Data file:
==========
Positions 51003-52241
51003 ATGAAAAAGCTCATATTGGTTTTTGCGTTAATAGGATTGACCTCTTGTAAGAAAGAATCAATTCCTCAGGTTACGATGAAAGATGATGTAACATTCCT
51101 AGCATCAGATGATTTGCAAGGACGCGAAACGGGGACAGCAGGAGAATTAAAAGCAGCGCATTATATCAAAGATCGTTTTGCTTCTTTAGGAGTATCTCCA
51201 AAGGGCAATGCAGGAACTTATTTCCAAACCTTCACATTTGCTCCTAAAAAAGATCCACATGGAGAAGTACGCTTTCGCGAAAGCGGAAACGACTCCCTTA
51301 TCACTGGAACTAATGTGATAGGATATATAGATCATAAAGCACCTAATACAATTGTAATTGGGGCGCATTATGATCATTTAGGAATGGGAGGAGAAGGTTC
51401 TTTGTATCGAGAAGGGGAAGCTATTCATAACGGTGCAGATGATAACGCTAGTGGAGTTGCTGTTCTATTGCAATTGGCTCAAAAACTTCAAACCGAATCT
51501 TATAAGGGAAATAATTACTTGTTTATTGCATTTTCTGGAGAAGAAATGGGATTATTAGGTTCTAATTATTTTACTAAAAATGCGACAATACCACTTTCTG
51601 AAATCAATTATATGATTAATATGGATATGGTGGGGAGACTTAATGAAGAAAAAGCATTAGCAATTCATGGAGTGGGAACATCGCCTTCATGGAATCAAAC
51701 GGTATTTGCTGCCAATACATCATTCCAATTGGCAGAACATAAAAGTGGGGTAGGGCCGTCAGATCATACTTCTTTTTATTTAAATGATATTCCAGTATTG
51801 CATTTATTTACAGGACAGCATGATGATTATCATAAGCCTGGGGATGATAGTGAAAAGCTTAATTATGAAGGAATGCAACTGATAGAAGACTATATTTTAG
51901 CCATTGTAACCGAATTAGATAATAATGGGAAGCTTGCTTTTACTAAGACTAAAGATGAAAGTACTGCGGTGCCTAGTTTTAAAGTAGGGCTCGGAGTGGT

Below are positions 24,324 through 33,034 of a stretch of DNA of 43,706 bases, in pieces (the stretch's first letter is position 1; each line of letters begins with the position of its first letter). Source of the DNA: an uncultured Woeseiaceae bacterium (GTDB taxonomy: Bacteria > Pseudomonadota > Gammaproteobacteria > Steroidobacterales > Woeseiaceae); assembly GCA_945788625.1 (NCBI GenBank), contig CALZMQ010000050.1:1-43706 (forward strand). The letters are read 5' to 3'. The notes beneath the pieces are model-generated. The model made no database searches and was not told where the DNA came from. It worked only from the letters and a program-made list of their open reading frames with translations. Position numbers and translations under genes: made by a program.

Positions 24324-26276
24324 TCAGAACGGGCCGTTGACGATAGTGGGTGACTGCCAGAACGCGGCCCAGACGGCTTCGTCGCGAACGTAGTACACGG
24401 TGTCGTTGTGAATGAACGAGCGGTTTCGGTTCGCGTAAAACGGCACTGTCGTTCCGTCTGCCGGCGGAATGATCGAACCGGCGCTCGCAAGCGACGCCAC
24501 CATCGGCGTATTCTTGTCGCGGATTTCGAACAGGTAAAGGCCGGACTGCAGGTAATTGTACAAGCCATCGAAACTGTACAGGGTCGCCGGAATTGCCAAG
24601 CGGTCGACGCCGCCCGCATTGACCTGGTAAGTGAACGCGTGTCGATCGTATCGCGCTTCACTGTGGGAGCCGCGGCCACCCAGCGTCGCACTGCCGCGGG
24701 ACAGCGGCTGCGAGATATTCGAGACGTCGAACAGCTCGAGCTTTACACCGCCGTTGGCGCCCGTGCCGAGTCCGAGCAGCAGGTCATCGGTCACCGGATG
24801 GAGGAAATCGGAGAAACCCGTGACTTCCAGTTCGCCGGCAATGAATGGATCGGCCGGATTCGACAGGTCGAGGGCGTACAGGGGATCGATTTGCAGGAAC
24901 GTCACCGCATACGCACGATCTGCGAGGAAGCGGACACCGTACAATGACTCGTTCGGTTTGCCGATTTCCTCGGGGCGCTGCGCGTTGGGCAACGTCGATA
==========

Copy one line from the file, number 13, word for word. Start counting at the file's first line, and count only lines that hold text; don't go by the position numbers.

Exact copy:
Positions 24324-26276